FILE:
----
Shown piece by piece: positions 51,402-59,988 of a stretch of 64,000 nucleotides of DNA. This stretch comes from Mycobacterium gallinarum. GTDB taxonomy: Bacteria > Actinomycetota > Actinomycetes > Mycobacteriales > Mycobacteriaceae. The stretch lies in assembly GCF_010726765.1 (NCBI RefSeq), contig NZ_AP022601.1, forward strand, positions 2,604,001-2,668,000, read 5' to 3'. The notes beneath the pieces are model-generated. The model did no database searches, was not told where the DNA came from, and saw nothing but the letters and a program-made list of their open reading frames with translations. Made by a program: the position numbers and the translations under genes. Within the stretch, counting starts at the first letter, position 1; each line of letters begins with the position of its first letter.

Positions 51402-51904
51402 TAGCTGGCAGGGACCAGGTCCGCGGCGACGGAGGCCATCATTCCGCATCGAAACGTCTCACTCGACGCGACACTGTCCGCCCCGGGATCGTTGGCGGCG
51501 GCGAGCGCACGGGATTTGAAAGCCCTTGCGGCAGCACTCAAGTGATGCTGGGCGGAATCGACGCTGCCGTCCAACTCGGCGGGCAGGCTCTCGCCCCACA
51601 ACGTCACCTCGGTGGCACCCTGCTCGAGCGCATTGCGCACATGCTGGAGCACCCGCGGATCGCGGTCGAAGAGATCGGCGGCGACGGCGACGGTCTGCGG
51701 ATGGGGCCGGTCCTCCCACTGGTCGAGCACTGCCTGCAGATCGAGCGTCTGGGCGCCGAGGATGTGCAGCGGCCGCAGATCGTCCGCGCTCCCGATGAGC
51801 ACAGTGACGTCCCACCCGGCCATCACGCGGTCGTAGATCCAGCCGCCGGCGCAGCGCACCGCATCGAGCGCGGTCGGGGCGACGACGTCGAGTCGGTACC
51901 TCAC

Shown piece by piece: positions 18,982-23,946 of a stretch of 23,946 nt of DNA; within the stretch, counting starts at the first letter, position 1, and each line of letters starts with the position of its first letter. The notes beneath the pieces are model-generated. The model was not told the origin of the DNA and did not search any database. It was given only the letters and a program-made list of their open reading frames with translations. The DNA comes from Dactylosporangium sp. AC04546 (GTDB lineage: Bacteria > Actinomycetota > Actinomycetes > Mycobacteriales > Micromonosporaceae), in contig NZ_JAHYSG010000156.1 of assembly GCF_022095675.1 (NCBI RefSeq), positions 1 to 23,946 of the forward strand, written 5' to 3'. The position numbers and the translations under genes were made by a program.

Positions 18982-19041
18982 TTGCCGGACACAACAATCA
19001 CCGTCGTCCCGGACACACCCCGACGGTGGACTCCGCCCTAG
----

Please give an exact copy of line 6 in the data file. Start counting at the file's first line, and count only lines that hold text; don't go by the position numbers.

51701 ATGGGGCCGGTCCTCCCACTGGTCGAGCACTGCCTGCAGATCGAGCGTCTGGGCGCCGAGGATGTGCAGCGGCCGCAGATCGTCCGCGCTCCCGATGAGC